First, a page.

Performance of an Electronic Decision Support System as a Therapeutic Intervention During a Multicenter PICU Clinical Trial: Heart and Lung Failure-Pediatric Insulin Titration Trial (HALF-PINT)

HALF-PINT Study Investigators

Research output: Contribution to journalArticlepeer-review

Abstract

Background: The use of electronic clinical decision support (CDS) systems for pediatric critical care trials is rare. We sought to describe in detail the use of a CDS tool (Children's Hospital Euglycemia for Kids Spreadsheet [CHECKS]), for the management of hyperglycemia during the 32 multicenter Heart And Lung Failure-Pediatric Insulin Titration trial. Research Question: In critically ill pediatric patients who were treated with CHECKS, how was user compliance associated with outcomes; and what patient and clinician factors might account for the observed differences in CHECKS compliance? Study Design and Methods: During an observational retrospective study of compliance with a CDS tool used during a prospective randomized controlled trial, we compared patients with high and low CHECKS compliance. We investigated the association between compliance and blood glucose metrics. We describe CHECKS and use a computer interface analysis framework (the user, function, representation, and task analysis framework) to categorize user interactions. We discuss implications for future randomized controlled trials. Results: Over a 4.5-year period, 658 of 698 children were treated with the CHECKS protocol for ≥24 hours with a median of 119 recommendations per patient. Compliance per patient was high (median, 99.5%), with only 30 patients having low compliance (<90%). Patients with low compliance were from 16 of 32 sites, younger (P = .02), and less likely to be on inotropic support (P = .04). They were more likely to be have been assigned randomly to the lower blood glucose target (80% vs 48%; P < .001) and to have spent a shorter time (53% vs 75%; P < .001) at the blood glucose target. Overrides (classified by the user, function, representation, and task analysis framework), were largely (89%) due to the user with patient factors contributing 29% of the time. Interpretation: The use of CHECKS for the Heart And Lung Failure-Pediatric Insulin Titration trial resulted in a highly reproducible and explicit method for the management of hyperglycemia in critically ill children across varied environments. CDS systems represent an important mechanism for conducting explicit complex pediatric critical care trials. Clinical Trial Registration: ClinicalTrials.gov Identifier: NCT01565941, registered March 29 2012; https://clinicaltrials.gov/ct2/show/NCT01565941?term=HALF-PINT&draw=2&rank=1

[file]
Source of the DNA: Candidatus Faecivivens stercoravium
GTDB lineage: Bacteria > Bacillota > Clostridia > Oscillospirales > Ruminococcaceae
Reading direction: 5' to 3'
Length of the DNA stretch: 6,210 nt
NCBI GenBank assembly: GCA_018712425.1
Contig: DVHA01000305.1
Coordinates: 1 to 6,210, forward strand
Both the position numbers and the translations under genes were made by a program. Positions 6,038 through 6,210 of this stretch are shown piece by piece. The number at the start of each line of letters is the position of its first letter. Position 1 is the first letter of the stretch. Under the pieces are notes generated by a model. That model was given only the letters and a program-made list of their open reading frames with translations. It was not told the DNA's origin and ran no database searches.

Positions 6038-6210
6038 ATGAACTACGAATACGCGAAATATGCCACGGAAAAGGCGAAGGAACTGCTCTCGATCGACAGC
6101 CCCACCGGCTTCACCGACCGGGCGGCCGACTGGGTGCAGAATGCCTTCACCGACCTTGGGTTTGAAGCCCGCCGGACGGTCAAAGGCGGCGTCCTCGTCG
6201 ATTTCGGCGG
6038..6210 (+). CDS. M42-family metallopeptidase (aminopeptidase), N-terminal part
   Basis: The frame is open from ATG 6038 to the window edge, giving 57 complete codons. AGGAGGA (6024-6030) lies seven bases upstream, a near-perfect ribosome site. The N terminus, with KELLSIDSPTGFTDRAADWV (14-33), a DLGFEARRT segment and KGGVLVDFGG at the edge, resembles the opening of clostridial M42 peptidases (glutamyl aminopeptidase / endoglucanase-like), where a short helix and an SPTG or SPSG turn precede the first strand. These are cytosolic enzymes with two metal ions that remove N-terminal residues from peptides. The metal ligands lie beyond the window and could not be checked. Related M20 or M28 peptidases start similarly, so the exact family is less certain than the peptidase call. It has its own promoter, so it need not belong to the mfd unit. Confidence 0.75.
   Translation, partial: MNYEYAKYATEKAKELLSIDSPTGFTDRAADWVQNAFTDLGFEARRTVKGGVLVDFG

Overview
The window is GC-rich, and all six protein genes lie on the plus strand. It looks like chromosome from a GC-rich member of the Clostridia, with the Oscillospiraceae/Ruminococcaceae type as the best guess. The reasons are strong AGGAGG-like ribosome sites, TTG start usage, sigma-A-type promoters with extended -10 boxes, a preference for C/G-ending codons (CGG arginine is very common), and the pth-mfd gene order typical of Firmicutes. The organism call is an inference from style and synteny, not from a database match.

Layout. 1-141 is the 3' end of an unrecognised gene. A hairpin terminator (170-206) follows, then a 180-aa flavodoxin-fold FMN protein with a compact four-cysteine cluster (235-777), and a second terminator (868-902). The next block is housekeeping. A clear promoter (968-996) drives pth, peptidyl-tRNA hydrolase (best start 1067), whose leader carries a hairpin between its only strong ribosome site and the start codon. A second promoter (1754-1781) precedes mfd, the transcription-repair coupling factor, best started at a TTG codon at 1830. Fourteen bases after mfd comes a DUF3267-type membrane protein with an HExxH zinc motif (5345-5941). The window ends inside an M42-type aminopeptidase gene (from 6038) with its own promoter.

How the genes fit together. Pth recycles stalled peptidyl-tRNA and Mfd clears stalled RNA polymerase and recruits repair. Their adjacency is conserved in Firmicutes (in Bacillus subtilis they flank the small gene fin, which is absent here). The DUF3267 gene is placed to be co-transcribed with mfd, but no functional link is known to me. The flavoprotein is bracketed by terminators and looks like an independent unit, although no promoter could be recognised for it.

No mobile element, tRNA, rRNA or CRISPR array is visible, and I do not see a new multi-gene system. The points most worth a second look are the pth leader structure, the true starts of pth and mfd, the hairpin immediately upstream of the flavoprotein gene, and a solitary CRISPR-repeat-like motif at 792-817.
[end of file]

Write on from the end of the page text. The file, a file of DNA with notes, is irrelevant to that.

Original languageEnglish (US)
Pages (from-to)919-928
Number of pages10
JournalCHEST
Volume160
Issue number3
DOIs
StatePublished - Sep 1 2021

All Science Journal Classification (ASJC) codes

  • Pulmonary and Respiratory Medicine
  • Critical Care and Intensive Care Medicine
  • Cardiology and Cardiovascular Medicine

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